Sound pollution is indeed an area of concern. And while these 3-wheelers are obnoxiously loud, there are other more mainstream automobiles too that are too loud. An eg, is the Bolero (non_CRDI version) - we have 1 in our complex and the racket it creates is horrible. Aren't there any noise-decibel levels these vehicles have to adhere to ? It is possible that the non-DICOR Sumos would also create a similar racket - just that we dont have a Sumo in our complex, so I dont know.

Last edited by supremeBaleno : 18th May 2011 at 11:00.
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Old 22nd May 2011, 02:59   #82
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Default Re: ARAI Bashers - Some clarifications from an ex-ARAI engineer

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Originally Posted by aniketi View Post
Thanks Gansbab for the reply.

I agree with you that awareness is important. People should know why they need left side mirrors. But first step is to have that mirror in your car factory fitted & not as a accessory. Many people don't want to pay 500-1000 bucks for the left mirrors. Once it is factory fitted then at least they try to use it. In India sales of basic small cars like Alto, 800, Omni, Santro, Indica etc is very high. They account for almost 60-70 % of the cars on road. Most of them don't come with left mirrors. So that's why i guess its necessary to make it a compulsion
Yes, this is a problem and it needs to be addressed

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Originally Posted by supremeBaleno View Post
Sound pollution is indeed an area of concern. And while these 3-wheelers are obnoxiously loud, there are other more mainstream automobiles too that are too loud. An eg, is the Bolero (non_CRDI version) - we have 1 in our complex and the racket it creates is horrible. Aren't there any noise-decibel levels these vehicles have to adhere to ? It is possible that the non-DICOR Sumos would also create a similar racket - just that we dont have a Sumo in our complex, so I dont know.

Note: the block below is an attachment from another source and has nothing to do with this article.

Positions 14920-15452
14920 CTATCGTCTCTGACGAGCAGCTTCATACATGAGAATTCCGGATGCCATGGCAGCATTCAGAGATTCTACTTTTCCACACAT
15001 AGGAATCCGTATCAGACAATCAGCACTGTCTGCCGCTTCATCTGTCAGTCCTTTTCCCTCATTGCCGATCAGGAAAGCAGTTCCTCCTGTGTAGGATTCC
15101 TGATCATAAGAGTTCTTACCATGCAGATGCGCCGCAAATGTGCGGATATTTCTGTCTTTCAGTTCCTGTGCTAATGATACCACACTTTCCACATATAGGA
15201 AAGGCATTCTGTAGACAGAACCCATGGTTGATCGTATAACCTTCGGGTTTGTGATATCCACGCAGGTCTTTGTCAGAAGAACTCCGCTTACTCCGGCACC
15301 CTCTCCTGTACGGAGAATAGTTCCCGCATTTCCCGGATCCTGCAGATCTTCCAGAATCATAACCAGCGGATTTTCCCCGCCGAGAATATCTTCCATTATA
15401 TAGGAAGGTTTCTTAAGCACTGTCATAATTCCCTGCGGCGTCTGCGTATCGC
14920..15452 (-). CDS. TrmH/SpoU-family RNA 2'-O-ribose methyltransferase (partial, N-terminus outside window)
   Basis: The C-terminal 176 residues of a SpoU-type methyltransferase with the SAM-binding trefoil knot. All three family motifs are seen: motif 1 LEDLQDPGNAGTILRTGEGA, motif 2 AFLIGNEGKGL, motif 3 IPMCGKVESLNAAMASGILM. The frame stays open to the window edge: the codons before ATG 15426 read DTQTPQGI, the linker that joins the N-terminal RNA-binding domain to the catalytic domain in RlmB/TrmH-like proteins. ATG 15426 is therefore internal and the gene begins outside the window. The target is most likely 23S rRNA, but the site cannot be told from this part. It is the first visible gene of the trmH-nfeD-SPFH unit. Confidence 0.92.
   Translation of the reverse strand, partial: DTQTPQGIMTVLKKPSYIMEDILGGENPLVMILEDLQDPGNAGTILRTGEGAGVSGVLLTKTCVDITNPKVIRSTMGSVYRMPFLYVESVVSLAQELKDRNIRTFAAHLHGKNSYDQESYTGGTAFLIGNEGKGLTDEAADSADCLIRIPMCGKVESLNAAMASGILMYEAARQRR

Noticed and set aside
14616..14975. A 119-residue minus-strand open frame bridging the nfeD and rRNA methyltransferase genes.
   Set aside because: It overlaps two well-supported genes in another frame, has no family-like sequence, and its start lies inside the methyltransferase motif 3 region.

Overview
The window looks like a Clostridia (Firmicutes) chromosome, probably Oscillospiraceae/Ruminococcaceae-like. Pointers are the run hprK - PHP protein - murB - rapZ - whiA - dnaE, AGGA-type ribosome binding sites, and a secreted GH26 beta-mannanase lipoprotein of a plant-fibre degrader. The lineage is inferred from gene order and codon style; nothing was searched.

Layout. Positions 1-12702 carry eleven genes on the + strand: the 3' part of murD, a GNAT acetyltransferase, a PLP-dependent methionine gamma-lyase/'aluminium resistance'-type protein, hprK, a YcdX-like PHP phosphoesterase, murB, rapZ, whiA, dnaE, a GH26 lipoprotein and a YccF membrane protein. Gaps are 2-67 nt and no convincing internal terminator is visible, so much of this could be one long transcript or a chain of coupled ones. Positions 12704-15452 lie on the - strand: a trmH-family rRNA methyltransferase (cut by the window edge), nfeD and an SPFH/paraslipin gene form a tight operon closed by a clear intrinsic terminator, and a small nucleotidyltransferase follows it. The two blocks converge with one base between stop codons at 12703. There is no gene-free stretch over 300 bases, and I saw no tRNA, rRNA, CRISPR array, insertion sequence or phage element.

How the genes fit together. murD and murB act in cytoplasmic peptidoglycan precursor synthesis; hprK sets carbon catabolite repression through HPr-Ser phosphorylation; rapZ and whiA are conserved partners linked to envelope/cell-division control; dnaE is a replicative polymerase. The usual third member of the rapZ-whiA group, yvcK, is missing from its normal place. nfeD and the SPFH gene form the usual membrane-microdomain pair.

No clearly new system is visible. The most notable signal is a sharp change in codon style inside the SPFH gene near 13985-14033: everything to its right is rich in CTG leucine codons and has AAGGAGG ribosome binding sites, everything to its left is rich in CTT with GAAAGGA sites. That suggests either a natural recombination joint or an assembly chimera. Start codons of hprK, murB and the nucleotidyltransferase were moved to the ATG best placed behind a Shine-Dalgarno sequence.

There are noise levels these vehicles have to adhere to.. 74 dBA. (75 dB in some cases..) The vehicle is made to accelerate from a start line to end line (20 mtrs apart) from an approach speed of 50 kmh and the noise is measured on both side at 10m from start line. 2-3 wheelers are tested in 2nd / 3rd gear with approach at 75% of max speed rpm.

The problem afterwards is that once the vehicle is sold, if there is any issue with the silencer (crack, rust, etc.) the owner never bothers to get it repaired which is why they cause the racket. Unfortunately, this is due to poor maintenance.

All is not lost though as the Dept. of Transport is keen to introduce Inspection and Maintenance requirements for in use vehicles which will be more structured and detailed to check the vehicle functioninhg(at the moment the only requirement is PUC). This is mandatory in western countries..

Gandhar
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Old 22nd May 2011, 21:42   #83
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Default Re: ARAI Bashers - Some clarifications from an ex-ARAI engineer

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Originally Posted by Gansbab
The problem afterwards is that once the vehicle is sold, if there is any issue with the silencer (crack, rust, etc.) the owner never bothers to get it repaired which is why they cause the racket. Unfortunately, this is due to poor maintenance.
No. I am talking new here - as in a 1-month old Bolero. I stay on the 1st floor and still the racket it makes while circling the block is painful.
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Old 23rd May 2011, 00:51   #84
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Default Re: ARAI Bashers - Some clarifications from an ex-ARAI engineer